Having determined that there is a dispute between the Nesivos and Pnei Yehoshua on one side and the Amudei Ohr and Meshovev on the other side we will study the opinions of the Rishonim. A much earlier source (fifteenth century) that the enactment applies to any case where the reason for the enactment applies is the Mahari Weill. He rules (res 148 and 149) that if A spent money to free a minor from captivity, beis din reimburses A immediately from the assets of the minor even though normally beis din cannot make minors pay out money. The reason he gives is because otherwise people will not spend money to save minors. Again, we see that he applies the enactment of the Rabbonon to a case where the reason for the rabbonim’s enactment applies but is completely different from the situation where it was enacted.
Another early source who applied the enactment to a different situation is the Maharach Ohr Zorua (res 25). In his case C, who was not involved, asked the gentile authorities to intervene to protect A from B who wanted to beat him up. He cites this enactment to free C from any liability for losses that were suffered by B or anyone else that resulted from C’s asking the authorities to intervene.
In a case very similar to yours, the Toras Hayoledes (chapter 20 footnote 3) applies the enactment to absolve a driver who took someone else’s car to transport a woman to the hospital to give birth and the car sustained damage as a result.
Thus, since you were not originally in danger and acted purely to save others, according to the Maharach Ohr Zorua, Mahari Weill, Pnei Yehoshua, and Nesivos you are not liable. Perhaps the Meshovev and Amudei Ohr would rule that you are liable. If you had been an endangered resident, only the Nesivos would free you from paying.
Another major poseik who dealt with this issue is Rav Moshe Feinstein (Iggros Moshe CM 2, 63) in a responsum to the late Bobover Rebbe. The Rebbe had borrowed money during the war which he sent to Europe to save Jewish lives. When the Rebbe’s creditors requested repayment after the war, the Rebbe claimed, based on this enactment, that he was not required to repay. Rav Moshe, without citing any sources, ruled against the Rebbe arguing that the enactment does not cover this case.
It seems that everyone agrees with Rav Moshe, because the enactment was made only to free someone from paying for damages that he did while saving someone, but not to absolve someone who damaged in order to eventually save someone. As Rav Moshe writes, if one follows the Rebbe’s understanding, the Rebbe could have robbed a bank in order to save Jewish lives.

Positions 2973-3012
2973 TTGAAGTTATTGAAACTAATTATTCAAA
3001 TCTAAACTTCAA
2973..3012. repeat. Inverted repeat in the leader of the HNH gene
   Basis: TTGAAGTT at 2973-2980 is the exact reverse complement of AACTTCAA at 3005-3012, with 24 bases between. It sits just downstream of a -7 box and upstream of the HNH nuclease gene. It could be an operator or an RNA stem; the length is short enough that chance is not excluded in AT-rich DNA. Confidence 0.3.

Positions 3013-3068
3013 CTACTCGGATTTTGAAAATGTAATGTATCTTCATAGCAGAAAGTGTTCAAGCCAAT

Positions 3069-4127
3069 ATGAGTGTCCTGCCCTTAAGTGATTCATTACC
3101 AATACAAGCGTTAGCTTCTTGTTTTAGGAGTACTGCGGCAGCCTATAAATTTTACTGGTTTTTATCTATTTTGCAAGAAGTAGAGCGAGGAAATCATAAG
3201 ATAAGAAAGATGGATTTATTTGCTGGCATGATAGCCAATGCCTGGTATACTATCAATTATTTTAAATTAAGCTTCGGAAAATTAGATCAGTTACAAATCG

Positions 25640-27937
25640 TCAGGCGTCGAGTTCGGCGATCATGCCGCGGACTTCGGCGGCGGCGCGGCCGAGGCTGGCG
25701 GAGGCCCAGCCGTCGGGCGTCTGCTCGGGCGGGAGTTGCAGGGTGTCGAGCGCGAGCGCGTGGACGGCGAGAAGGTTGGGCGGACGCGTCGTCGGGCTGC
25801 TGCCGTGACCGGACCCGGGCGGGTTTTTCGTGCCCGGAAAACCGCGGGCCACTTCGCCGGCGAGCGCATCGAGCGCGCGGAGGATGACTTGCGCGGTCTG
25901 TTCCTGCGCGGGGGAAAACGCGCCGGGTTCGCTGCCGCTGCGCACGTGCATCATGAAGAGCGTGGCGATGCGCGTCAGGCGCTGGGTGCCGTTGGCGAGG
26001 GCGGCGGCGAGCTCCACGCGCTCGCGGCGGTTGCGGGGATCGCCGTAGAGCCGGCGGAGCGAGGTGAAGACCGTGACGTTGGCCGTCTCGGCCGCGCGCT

However, what is important for us is that Rav Moshe went much further and wrote that the only damages that are absolved as a result of this enactment are those that were sustained by people or objects that were in the way. His proof is from the question of the Pnei Yehoshua (Rav Moshe does not cite the Pnei Yehoshua.): why Dovid was not absolved because he damaged in order to save people’s lives. Rav Moshe concluded that this proves that the enactment does not apply since the heaps of barley were not in David’s way. (One could contend that they were.) However, since the Pnei Yehoshua answered Rav Moshe’s question differently and other poskim agree with the Pnei Yehoshua, Rav Moshe’s proof falls away.
There are many interesting and practical applications of this enactment. Rav Wosner (Shevet Halevy 9, 293) was asked whether a Hatzolah driver was liable for the damages that he caused to a parked car while driving to save someone. He ruled, based on this enactment, that he does not have to pay. We should add that if the driver was careless, he would need to pay since then the damage was not related to saving lives.
Another application is where someone was driving properly when unexpectedly a careless person walked onto the road in front of him, and in order to avoid hitting him the driver swerved and damaged a parked car. Based on this enactment, the driver is not liable since he was trying to save the careless man.
In conclusion: There is a dispute if you need to pay but the more authoritative opinion is that you do not need to pay. In any case, if feasible, the people who were saved are required to pay for the damages but that is another discussion. Thus, if feasible the local residents should pay for the damages.